estrange(redirected from estrangements)
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tr.v. es·tranged, es·trang·ing, es·trang·es
1. To make hostile, unsympathetic, or indifferent; alienate: The months of bickering estranged her from her family.
2. To remove from an accustomed place or set of associations: art that is estranged from its historical context.
[Middle English estraungen, from Old French estrangier, from Latin extrāneāre, to treat as a stranger, disown, from extrāneus, foreign; see strange.]
1. (often foll by: from) to separate and live apart from (one's spouse): he is estranged from his wife.
2. (often foll by: from) to antagonize or lose the affection of (someone previously friendly); alienate
[C15: from Old French estranger, from Late Latin extrāneāre to treat as a stranger, from Latin extrāneus foreign; see strange]
v.t. -tranged, -trang•ing.
1. to alienate the affections of; make unfriendly or hostile.
2. to remove to or keep at a distance.
[1475–85; < Middle French, Old French estranger < Medieval Latin exstrāneāre]
syn: estrange, alienate, disaffect share the sense of turning away from a state of affection, comradeship, or allegiance. estrange refers to the replacement of affection by apathy or hostility; it often involves physical separation: lovers estranged by a misunderstanding. alienate often emphasizes the cause of antagonism: His inconsiderate behavior alienated his friends. disaffect usu. refers to relationships involving allegiance or loyalty rather than love or affection: disaffected workers ready to strike.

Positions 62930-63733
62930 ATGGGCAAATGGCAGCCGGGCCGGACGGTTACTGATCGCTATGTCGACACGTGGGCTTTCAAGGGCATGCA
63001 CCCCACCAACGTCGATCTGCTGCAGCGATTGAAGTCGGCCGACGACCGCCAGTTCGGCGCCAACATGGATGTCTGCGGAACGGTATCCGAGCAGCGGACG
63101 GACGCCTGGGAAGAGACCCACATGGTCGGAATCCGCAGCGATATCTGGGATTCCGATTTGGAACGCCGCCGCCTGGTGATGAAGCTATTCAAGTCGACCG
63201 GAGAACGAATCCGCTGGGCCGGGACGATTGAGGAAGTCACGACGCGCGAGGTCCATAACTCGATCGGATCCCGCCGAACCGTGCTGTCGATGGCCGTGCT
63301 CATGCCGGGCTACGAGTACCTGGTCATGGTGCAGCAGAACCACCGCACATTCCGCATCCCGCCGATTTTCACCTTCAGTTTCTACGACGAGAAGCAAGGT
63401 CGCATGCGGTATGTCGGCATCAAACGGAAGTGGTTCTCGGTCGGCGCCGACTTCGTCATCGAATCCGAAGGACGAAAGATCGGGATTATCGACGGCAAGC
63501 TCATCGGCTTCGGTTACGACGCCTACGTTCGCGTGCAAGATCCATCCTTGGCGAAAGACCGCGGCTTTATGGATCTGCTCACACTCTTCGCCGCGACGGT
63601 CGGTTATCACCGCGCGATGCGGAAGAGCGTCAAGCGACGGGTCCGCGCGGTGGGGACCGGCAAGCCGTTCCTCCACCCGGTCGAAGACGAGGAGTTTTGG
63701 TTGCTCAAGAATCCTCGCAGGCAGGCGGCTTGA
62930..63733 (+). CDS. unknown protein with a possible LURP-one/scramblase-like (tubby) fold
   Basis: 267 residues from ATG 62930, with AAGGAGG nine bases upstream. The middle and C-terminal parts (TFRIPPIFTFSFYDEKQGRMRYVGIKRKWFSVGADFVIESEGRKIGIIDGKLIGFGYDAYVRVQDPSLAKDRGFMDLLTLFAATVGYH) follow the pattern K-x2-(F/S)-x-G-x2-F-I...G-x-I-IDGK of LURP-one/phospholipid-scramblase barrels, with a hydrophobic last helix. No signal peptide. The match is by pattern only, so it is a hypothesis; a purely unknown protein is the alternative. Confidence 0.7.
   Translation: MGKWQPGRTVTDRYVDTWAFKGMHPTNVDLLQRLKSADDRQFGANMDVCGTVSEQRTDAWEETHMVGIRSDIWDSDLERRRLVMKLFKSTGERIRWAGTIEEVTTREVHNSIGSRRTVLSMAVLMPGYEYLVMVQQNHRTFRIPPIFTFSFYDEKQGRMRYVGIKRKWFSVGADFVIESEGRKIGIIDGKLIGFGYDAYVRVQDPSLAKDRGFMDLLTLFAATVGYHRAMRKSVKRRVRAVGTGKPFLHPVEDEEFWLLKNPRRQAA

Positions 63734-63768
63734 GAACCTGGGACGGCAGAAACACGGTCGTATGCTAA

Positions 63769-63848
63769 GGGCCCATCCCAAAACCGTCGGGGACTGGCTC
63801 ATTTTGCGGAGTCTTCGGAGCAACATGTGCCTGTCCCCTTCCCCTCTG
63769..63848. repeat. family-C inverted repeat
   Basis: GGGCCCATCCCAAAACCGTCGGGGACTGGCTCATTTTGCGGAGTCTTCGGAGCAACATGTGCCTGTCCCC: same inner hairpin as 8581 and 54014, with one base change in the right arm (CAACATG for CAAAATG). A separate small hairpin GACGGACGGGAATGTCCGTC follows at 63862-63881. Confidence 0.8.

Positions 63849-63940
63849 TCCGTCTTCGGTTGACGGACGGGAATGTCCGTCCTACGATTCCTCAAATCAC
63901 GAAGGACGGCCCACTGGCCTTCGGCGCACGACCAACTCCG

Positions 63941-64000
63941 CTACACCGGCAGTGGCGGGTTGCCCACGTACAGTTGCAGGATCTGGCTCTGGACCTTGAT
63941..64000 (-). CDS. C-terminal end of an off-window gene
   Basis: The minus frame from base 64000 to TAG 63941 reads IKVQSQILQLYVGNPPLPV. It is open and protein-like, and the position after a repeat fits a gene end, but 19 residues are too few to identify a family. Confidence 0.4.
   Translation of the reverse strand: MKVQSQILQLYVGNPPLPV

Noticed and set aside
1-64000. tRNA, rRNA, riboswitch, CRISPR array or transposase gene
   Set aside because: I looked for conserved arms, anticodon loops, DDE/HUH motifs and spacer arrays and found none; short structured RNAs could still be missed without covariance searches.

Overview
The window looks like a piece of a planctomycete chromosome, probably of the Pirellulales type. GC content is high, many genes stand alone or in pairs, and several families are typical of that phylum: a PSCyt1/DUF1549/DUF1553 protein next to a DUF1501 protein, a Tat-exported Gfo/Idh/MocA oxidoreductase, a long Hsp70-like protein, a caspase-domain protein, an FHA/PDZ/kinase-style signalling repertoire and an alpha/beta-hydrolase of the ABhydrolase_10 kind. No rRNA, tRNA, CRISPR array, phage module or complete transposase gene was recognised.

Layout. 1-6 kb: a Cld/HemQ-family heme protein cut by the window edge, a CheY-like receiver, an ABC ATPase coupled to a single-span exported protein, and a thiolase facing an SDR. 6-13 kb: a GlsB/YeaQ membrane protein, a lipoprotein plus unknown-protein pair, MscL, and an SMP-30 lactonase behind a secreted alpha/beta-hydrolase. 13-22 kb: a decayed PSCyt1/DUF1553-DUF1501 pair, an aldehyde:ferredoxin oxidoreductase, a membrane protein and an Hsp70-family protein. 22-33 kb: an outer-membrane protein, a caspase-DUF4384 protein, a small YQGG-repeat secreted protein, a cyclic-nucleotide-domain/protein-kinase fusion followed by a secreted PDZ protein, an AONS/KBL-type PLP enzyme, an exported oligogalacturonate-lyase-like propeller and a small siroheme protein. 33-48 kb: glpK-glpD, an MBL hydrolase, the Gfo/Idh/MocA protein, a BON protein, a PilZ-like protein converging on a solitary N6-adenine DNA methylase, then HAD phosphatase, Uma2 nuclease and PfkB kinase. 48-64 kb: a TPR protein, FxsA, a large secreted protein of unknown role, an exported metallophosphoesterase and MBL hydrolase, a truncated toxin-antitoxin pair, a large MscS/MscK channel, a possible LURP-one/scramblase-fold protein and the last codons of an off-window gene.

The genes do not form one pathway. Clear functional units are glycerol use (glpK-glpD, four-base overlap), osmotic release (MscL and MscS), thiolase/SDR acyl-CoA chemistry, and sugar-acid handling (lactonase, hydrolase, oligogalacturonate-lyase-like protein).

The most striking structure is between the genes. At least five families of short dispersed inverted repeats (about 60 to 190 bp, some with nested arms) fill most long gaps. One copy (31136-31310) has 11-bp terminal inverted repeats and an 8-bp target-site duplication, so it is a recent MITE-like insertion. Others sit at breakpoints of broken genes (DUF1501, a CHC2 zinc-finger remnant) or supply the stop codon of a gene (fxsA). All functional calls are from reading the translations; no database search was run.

Past participle: estranged
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|Verb||1.||estrange - remove from customary environment or associations; "years of boarding school estranged the child from her home"|
|2.||estrange - arouse hostility or indifference in where there had formerly been love, affection, or friendliness; "She alienated her friends when she became fanatically religious"|
alter, change, modify - cause to change; make different; cause a transformation; "The advent of the automobile may have altered the growth pattern of the city"; "The discussion has changed my thinking about the issue"
drift apart, drift away - lose personal contact over time; "The two women, who had been roommates in college, drifted apart after they got married"
wean - detach the affections of